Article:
Written in the form of a letter from Coates to his fifteen-year-old son Samori, Between the World and Me is a powerful and poignant exploration of what is means to grow up Black in modern America. Not dissimilar to James Baldwin’s The Fire Next Time (also one of Cole’s Desert Island Books; also on my current to-be-read pile) – which contains two essays, one of which is called My Dungeon Shook: Letter to My Nephew on the One Hundredth Anniversary of the Emancipation – Between the World and Me is a compelling, challenging and uncomfortable read, which fully deserves its wide critical acclaim.
Between the World and Me Book Review
Ta-Nehisi Coates is a national correspondent for The Atlantic. His book Between the World and Me won the National Book Award in 2015. Coates is the recipient of a MacArthur Fellowship. He lives in New York City with his wife and son. It’s been a while since I’ve read something so sobering; since Covid first hit almost eighteen months ago, I’ve relied on literature as a form of escapism, and have spent many an evening seeking solace between the pages of a book. And yet, despite its serious subject matter, Between the World and Me is also one of the only books of late that I’ve read in a single sitting; and from its very first page, it’s clear to see why the late, great Toni Morrison hailed it as ‘required reading.’
In a profound work that pivots from the biggest questions about American history and ideals to the most intimate concerns of a father for his son, Ta-Nehisi Coates offers a powerful new framework for understanding our nation’s history and current crisis. Americans have built an empire on the idea of “race,” a falsehood that damages us all but falls most heavily on the bodies of Black women and men–bodies exploited through slavery and segregation, and, today, threatened, locked up, and murdered out of all proportion. What is it like to inhabit a Black body and find a way to live within it? And how can we all honestly reckon with this fraught history and free ourselves from its burden?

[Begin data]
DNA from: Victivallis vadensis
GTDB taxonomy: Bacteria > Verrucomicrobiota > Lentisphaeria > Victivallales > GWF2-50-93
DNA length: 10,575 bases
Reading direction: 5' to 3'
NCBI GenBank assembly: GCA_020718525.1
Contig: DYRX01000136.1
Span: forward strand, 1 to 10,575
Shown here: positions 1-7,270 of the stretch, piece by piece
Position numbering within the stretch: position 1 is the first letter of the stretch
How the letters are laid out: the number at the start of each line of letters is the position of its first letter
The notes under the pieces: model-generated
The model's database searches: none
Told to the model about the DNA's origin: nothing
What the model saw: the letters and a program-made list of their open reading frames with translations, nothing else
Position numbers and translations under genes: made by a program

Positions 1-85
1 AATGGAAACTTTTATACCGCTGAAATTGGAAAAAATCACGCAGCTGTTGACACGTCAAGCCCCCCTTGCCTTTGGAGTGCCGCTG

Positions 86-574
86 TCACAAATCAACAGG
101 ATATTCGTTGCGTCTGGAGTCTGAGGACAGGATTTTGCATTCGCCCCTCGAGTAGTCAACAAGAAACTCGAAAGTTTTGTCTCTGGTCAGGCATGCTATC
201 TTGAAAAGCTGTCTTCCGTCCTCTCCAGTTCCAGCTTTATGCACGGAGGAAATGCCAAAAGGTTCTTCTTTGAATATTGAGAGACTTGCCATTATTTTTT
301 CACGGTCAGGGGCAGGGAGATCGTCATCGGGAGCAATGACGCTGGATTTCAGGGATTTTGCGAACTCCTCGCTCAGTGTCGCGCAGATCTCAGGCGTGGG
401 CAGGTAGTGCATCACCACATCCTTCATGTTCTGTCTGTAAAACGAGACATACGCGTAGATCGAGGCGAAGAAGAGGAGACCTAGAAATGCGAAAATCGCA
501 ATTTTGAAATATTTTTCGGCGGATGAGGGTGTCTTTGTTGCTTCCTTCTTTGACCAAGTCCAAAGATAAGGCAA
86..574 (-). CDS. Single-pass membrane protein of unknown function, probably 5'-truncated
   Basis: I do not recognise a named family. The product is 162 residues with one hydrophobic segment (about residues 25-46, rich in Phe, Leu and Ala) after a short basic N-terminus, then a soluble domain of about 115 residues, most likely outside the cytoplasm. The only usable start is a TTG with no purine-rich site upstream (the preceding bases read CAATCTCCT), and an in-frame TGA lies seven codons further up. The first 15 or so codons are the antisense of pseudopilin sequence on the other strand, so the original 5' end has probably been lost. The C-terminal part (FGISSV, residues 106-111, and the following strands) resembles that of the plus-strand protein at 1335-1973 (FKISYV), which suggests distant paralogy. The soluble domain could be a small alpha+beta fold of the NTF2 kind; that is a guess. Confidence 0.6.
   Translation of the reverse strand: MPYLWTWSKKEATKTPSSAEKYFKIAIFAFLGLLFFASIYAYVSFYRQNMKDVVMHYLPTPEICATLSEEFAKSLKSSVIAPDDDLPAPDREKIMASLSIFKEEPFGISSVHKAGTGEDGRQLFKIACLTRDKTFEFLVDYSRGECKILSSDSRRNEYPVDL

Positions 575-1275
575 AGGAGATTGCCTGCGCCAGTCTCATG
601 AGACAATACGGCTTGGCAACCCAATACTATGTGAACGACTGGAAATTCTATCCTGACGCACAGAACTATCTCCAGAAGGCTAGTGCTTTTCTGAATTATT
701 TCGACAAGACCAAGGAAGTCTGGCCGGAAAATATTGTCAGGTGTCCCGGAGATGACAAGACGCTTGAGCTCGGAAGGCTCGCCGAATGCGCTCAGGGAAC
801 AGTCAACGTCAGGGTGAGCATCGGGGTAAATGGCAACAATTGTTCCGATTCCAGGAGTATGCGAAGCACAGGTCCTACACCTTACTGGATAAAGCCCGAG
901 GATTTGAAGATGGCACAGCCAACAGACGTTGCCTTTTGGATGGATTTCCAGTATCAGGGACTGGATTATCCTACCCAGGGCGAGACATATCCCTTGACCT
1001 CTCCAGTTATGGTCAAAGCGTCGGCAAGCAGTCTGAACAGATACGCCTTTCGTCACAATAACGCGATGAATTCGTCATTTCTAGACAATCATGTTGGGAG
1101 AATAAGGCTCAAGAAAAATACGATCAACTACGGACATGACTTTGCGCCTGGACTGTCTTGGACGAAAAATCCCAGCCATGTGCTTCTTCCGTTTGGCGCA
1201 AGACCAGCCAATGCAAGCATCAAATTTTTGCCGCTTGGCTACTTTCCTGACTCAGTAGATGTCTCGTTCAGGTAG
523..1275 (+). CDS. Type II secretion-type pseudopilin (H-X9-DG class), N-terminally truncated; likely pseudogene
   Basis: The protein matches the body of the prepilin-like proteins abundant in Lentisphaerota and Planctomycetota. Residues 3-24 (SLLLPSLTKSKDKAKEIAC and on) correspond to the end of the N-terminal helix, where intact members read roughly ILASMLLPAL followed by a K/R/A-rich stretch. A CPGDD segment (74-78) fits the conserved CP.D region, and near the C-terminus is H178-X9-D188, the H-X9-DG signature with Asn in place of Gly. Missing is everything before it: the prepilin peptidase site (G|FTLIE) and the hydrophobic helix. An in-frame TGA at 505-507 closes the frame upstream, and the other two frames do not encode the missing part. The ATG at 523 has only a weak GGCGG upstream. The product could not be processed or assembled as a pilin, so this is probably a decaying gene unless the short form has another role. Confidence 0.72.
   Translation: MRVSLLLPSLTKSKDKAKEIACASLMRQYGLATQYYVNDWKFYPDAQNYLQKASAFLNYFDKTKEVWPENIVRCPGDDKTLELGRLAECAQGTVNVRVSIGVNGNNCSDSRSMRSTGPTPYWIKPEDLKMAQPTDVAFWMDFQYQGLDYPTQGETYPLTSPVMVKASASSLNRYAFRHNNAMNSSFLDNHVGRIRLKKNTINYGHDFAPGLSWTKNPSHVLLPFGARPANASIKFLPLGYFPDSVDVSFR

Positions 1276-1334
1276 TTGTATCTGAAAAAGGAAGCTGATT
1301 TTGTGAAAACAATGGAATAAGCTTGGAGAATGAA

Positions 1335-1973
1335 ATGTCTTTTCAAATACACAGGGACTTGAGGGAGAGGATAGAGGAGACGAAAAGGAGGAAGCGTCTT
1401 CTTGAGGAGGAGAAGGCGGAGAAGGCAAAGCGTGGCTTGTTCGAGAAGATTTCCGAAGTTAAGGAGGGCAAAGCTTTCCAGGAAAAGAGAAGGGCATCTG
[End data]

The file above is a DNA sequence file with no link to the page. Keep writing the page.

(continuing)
I loved this Vanity Fair article on The Beautiful Power of Ta-Nehisi Coates.
Between the World and Me by Ta-Nehisi Coates Summary
Ta-Nehisi Coates has also written The Water Dancer, We Were Eight Years in Power and The Beautiful Struggle. My favourite line; the book’s closing sentence: “Through the windshield I saw the rain coming down in sheets,”.
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Ta-Nehisi Coates Author Bio
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More Ta-Nehisi Coates books
An infinitely quotable book, the prose is rich and eloquent and beautiful strung together; which offers a stark contrast to the harrowing realities of a life underpinned by racism. Passionate, profound and intensely personal, Between the World and Me is a book that absolutely everybody should read.
While Between the World and Me by Ta-Nehisi Coates had been on my radar from some time, it was only after interviewing author Cole Brown on my podcast about his Desert Island Books that I went and bought a copy. Towards the end of my conversation with Cole, I asked him which – of the eight books he’d picked – he’d chose, if he only had space for one; and he instantly opted for Between the World and Me; reason enough to make it a priority over and above the other books I had lined up for July.
Between the World and Me is Ta-Nehisi Coates’s attempt to answer these questions in a letter to his adolescent son. Coates shares with his son–and readers–the story of his awakening to the truth about his place in the world through a series of revelatory experiences, from Howard University to Civil War battlefields, from the South Side of Chicago to Paris, from his childhood home to the living rooms of mothers whose children’s lives were taken as American plunder. Beautifully woven from personal narrative, reimagined history, and fresh, emotionally charged reportage, Between the World and Me clearly illuminates the past, bracingly confronts our present, and offers a transcendent vision for a way forward.